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Shaun Rein

 
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  • 3 Myths About Chinese Consumers [View article]
    Indeed, we found many wealthy Chinese liking Haier because they consider it as globally competitive with any brand and pride in a Chinese brand doing so well.
    Jul 16 12:06 AM | 1 Like Like |Link to Comment
  • 3 Myths About Chinese Consumers [View article]
    LatchDaddy: It is clear that you need to re-read the piece. Carefully next time. Where did I ever write that households of $500 K USD is the typical Chinese household?

    Once you get some comprehension, try posting something that is useful to the debate on how China is.

    What is important is seeing how wealthier Chinese households spend their money and what tastes they have. Why? Because they indicate how the country and consumer tastes are evolving. They also are overweight on total consumption expenditure.
    Jul 16 12:05 AM | 1 Like Like |Link to Comment
  • For U.S. Brands, There's No Middle In China's Middle Class [View article]
    Sam: thanks for the kind comments and excellent question... my thesis in grad school covered in large part the underground economy in China and is one reason why I believe income (and consumption) is rising much faster than most economists believe.
    Jun 24 05:40 PM | Likes Like |Link to Comment
  • Profiting From China's Growth With Sector And Macro Bets - An Interview With China Expert Shaun Rein, Part II [View article]
    Yes, here is a link to Bolton's fund.
    http://bit.ly/IFxADP
    Apr 27 06:52 PM | Likes Like |Link to Comment
  • For U.S. Brands, There's No Middle In China's Middle Class [View article]
    Thanks ekon for sharing your thoughts and personal experiences at GAP and AE. Indeed, whenever my team and I visit AE, we never see anyone. I doubt they will be able to bounce back here.

    I do think GAP can come back... they have a better crowd. They will have to make major tweaks but can do ok.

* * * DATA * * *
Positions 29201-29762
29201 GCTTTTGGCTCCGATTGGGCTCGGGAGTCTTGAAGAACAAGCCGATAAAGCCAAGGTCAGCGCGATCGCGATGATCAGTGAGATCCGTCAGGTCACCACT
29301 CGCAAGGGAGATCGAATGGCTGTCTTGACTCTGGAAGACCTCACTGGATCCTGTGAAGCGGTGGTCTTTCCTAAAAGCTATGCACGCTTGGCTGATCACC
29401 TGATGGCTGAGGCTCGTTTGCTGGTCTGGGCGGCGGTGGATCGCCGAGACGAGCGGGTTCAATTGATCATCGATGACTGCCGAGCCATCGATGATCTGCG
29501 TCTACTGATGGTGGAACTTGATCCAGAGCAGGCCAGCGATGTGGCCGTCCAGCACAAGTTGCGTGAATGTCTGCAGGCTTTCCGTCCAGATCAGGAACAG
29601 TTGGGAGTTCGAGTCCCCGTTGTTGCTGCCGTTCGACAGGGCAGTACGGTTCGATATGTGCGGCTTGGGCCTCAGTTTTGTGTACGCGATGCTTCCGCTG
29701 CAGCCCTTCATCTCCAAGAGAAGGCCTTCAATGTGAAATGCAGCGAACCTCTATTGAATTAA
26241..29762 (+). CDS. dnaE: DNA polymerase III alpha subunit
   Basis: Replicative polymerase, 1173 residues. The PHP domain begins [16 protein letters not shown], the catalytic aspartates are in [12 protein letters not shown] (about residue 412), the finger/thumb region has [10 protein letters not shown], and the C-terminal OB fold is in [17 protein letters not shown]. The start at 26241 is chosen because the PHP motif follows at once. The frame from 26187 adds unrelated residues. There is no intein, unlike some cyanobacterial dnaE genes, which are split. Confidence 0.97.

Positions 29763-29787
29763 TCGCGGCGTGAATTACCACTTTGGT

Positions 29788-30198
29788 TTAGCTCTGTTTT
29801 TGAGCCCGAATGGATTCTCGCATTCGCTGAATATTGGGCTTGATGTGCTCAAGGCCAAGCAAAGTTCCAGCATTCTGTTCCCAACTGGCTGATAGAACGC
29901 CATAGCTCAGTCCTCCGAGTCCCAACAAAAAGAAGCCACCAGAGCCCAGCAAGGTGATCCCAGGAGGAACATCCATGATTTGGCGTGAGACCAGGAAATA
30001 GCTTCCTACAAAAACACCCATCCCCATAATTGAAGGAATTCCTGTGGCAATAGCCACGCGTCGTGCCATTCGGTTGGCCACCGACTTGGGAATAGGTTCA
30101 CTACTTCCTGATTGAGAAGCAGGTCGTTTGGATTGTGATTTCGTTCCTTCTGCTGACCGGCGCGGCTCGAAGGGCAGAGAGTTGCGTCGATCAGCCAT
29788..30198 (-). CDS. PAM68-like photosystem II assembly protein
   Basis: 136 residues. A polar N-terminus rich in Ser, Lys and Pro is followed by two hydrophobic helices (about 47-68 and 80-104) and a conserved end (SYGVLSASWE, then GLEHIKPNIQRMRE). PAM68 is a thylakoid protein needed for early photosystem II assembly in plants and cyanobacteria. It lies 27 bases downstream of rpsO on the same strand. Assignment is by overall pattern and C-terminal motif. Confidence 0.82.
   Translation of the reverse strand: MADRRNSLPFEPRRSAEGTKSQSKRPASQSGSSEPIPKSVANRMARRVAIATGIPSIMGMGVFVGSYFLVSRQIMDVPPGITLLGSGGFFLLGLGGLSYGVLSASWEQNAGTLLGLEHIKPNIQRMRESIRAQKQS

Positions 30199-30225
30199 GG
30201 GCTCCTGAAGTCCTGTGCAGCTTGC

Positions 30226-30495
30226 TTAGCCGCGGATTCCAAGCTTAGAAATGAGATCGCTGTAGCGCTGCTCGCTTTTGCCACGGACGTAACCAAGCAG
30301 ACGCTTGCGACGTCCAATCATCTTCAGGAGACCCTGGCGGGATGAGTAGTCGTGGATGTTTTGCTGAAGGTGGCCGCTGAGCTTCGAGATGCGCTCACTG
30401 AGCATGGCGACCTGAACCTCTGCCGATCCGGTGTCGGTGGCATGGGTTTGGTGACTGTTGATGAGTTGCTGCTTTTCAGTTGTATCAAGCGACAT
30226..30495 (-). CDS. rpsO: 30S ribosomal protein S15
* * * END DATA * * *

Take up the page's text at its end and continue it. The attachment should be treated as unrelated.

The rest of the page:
One key point that I really like how you highlighted -- teens/ young adults rarely have that kind of money. That is a huge point that so many people neglect to understand in how trends for middle class shoppers are started. They just cannot afford AE and the such here. Cache Cache, Vancl is more the price point for those folks but those 2 brands have their own sets up cost structure issues.

    Really good points so that for sharing.
    Apr 26 06:05 PM | Likes Like |Link to Comment
  • What 'The End Of Cheap China' Means For Investors [View article]
    Thank you for sharing your thoughts and the experiences of your friend. They align exactly with the interviews we have been having and which I include in the book -- moving to Vietnam is not always feasible as productivity is lacking. Yet finding workers in China is tough... the net result is squeezed margins or transferring higher costs to consumers if companies cannot make a more meaningful adjustment, like automating factory lines or reducing costs in some other way.
    Apr 25 08:48 PM | Likes Like |Link to Comment
  • What 'The End Of Cheap China' Means For Investors [View article]
    Thank you so much Blott for ordering my book. I really hope you enjoy the read and look forward to your feedback.
    Apr 25 08:46 PM | Likes Like |Link to Comment
  • What 'The End Of Cheap China' Means For Investors [View article]
    Thanks Ron. Hope you enjoy my book when you pick it up -- appreciate that.

    For many industries, it is doubtful that production ecosystems can move to India or Vietnam -- labor productivity remains too low, logistics infrastructure weak, and moving related companies all at once is tough. It is happening in some sectors in light industry, like shoes, but will be tough to do in the next 3-5 years in any meaningful way to stop longer-term secular pick-up in Chinese labor. It is not a quick, easy process to move.